The Association of Magistrates and Judges (AMJG) has noted with grave concern, the recent press statement of the ruling National Democratic Congress which was delivered by its National Chairman, Dr. Kwabena Adjei in response to a ruling of the High Court that discharged Dr. Charles Wereko-Brobbey and Mr. Kwadwo Mpiani, the two accused persons in the Ghana @ 50 trial. It has become pertinent for us to explain how the Judiciary goes about its work in response to the very issues raised at the Press Conference organized by the NDC on 17th August, 2010.
Beware of the Chinese, when they come bearing loans
Ghana’s Parliament has been given effectively two days (today (August 24, 2011) and tomorrow) to approve a $3 billion commercial loan called the Master Facility Agreement (MFA) from the state-owned China Development Bank (CDB). The MFA, once agreed, will be followed by subsidiary agreements (12 mega ones) dealing with a multitude of specific items that the facility is to fund. Government is expected to make its own contribution of15% of the total amount of $3 billion, representing $450 million.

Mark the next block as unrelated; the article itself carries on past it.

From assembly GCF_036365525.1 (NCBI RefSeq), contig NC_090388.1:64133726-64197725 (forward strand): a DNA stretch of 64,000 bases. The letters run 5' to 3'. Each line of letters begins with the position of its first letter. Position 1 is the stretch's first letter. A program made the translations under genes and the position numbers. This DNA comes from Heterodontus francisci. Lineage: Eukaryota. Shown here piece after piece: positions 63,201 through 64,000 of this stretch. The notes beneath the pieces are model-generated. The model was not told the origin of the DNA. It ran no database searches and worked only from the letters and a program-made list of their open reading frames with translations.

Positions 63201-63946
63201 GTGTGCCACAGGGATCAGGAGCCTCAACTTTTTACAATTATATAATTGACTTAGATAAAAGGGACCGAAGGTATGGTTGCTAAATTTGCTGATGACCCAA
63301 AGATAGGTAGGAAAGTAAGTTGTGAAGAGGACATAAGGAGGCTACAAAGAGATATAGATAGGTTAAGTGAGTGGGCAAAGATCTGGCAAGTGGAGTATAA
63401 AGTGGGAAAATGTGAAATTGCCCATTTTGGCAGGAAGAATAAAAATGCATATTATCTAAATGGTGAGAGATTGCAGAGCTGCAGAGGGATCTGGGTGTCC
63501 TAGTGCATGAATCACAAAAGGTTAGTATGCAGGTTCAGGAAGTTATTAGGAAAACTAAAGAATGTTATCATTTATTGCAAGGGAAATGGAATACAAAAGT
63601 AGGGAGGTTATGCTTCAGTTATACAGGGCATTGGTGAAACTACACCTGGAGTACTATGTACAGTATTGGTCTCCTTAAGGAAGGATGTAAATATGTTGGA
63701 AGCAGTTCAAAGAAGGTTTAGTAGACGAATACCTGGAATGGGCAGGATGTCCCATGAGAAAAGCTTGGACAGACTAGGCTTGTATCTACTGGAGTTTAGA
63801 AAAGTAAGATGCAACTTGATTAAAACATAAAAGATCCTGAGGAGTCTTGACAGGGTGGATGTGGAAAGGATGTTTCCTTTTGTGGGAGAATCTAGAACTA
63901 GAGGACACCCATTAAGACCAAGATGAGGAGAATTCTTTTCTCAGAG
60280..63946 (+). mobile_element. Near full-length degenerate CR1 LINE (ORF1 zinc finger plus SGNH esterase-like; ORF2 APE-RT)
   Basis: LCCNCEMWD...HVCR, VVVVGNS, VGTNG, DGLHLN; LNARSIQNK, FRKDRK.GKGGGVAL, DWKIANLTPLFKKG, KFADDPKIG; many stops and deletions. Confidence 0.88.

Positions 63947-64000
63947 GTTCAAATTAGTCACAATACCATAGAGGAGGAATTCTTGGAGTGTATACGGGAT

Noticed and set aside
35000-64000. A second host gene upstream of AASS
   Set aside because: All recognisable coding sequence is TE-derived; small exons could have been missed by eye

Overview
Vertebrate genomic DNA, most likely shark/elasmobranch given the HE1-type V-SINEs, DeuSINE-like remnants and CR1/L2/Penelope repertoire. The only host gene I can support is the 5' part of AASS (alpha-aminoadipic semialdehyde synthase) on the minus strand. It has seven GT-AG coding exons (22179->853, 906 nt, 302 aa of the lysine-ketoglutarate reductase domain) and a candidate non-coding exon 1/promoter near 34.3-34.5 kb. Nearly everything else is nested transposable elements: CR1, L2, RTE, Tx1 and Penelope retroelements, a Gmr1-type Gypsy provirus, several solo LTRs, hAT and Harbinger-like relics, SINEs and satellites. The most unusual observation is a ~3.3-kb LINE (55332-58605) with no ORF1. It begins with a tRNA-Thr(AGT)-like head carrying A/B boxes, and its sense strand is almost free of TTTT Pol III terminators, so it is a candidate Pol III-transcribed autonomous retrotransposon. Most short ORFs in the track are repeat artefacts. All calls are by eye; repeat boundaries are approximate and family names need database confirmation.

DI's Compartive Firgures for Ghana's Fiscal Deficit &GDP
The Ghana statistical service have revised GDP using 2006 as base year instead of 1993. With 2006 as the new base year, the rebased economy has grown by 60 percent, while the provisional estimate puts per capita Gross Domestic Product (GDP) at US$1,318.36, against the existing estimate of US$753. Here the Danquah Institute provides comparative figures to show what it means to Ghana's fiscal deficit and public debt to GDP ratio. more >>>